PhD Thesis, Monash University, Faculty of Information Technology, 2006.
My thesis is posted on the assumption that it won’t be plagiarized or otherwise abused. Plagarism is theft, including the unacknowledged use of original diagrams and figures. If you cite or otherwise use such a document, acknowledge it!
If you are interested in structuration theory, theories of technology in the community, grounded theory research, women, work and technology, community informatics, social-technical research, bits and pieces about Foucault, Heidegger and their understanding of technology, or community development, the problem of human and machine agency, and the mix and match of community and technology, then you might find something useful in it for your practice and research.
Reflecting on the 3+ years of work that went into this to gain an academic credential, there is of course the other side of the equation: that years of such work take place at a remove from the people you are (ethically) concerned with: what use is such distanced information from them?
This thesis is a study of the understandings of technology in the lives of community workers in Neighbourhood Houses, a type of small community-based organisation. Through the examination of structuration theory and various theories of technology, it demonstrates the significance of particular normative frameworks to workers in forming attitudes about how common personal computer technologies and the Internet are utilised. Interviews were analysed via a Grounded Theory methodology to generate new conceptual frameworks.
The thesis also studies the transmission of personal and institutional values and frameworks across time and space as a means of understanding the significance of such cultures in the life of local communities, particularly when the focus of activity is closely linked to women’s home-based responsibilities.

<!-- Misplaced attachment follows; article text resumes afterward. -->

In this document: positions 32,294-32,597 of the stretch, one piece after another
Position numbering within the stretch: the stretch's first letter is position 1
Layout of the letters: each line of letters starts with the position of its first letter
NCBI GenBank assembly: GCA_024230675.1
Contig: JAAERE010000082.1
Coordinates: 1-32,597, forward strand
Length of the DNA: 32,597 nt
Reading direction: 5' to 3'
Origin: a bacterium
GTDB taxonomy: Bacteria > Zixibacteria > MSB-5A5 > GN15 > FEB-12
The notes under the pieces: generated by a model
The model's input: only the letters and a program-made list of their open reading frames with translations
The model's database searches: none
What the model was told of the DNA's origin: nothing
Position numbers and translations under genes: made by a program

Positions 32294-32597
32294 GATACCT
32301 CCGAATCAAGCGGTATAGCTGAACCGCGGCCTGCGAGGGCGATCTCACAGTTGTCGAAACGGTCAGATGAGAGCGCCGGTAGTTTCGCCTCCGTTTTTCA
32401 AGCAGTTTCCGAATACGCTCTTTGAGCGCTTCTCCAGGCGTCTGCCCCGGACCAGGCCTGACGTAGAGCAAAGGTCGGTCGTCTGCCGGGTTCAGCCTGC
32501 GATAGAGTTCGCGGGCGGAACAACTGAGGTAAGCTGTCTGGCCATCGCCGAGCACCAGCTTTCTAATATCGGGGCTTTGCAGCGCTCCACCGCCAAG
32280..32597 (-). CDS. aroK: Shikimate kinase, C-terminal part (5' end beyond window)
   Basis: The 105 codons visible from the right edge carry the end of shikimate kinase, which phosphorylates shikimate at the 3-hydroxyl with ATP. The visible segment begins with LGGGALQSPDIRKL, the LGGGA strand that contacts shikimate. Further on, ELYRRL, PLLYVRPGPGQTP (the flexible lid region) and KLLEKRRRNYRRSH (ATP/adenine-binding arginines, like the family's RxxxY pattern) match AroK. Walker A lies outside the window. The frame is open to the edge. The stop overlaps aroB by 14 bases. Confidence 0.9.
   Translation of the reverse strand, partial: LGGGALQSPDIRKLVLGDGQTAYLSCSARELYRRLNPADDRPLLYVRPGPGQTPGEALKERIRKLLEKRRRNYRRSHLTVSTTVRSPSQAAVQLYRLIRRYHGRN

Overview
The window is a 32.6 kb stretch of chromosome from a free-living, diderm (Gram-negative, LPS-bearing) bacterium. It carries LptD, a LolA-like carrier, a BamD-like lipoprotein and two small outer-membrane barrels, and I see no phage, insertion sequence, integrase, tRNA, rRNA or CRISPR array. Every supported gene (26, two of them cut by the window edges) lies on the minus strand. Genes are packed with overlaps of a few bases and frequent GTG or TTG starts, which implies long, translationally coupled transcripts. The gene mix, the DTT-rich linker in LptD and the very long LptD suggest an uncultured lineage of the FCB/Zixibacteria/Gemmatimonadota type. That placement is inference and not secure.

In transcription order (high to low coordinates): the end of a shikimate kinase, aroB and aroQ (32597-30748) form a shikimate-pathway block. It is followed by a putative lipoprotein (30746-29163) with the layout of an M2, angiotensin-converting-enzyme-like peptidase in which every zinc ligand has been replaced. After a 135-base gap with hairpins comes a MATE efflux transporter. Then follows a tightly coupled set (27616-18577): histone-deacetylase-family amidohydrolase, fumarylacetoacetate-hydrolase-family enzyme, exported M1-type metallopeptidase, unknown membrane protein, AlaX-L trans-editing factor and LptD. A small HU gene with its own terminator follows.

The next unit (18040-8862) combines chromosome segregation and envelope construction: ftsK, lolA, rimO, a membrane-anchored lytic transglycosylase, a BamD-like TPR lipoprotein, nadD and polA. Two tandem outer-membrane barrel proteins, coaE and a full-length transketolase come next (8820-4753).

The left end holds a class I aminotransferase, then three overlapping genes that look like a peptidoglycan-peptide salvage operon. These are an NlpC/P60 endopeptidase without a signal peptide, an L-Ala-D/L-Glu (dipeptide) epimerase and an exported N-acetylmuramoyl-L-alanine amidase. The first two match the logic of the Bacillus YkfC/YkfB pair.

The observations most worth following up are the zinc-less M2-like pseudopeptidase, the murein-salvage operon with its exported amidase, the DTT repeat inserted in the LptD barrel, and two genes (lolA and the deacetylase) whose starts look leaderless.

Information and communication technologies (ICTs) in community settings can be reconceived as an agent embedded in complex sets of support, teaching, community development and home-based relationships. This basket of processes and skills can be conceived of as ‘technologies of care’. While the artifactual technologies and their genres such as email that were investigated for this study are commonplace and relatively simple systems (personal computers, Internet), they are part of complex, and extended systems of action, knowledge, information and support that reach into local communities and the home. The human dimension is invariably raised as a key factor in the use of ICTs. ICTs are only one (but important) element in the networked process which brings about better lives for people.
ICTs are therefore regarded as useful tools with an attractive agency, for the pragmatic communication possibilities they offer, rather than a discomforting adjunct to work or home life. ICTs by and large have been ‘domesticated’ by women uses, nor are ICTs to be conceived of as controlling human agency. The spectre of domination by Foucault’s capillaries of panoptical power is not has not been achieved. Such a socially-networked or embedded, yet relatively autonomous communicative artifact can be distinguished from the administrative use of technology that is also an adjunct to more formal systems of governance. By and large, if technology is trusted and reliable, then it can be incorporated into everyday life. While ICTs, particularly in relationship to administrative responsibilities can appear to have strong agency, this is a controllable, and is rationalised as an essential, and ordinary, part of the process of work activity. This explains the interviewees’ lack of apparent concern about power imbalances in technologically-constructed relationships at home or work.
It is important to recognise such localised and situated understandings if there is to be stronger theoretical and productive policy response to the effective use of ICTs by community-based agencies as they increasingly use ICTs for work with clients, internal management, and communication with other agencies, businesses, and government.
Stillman Thesis Revised Jan30 2007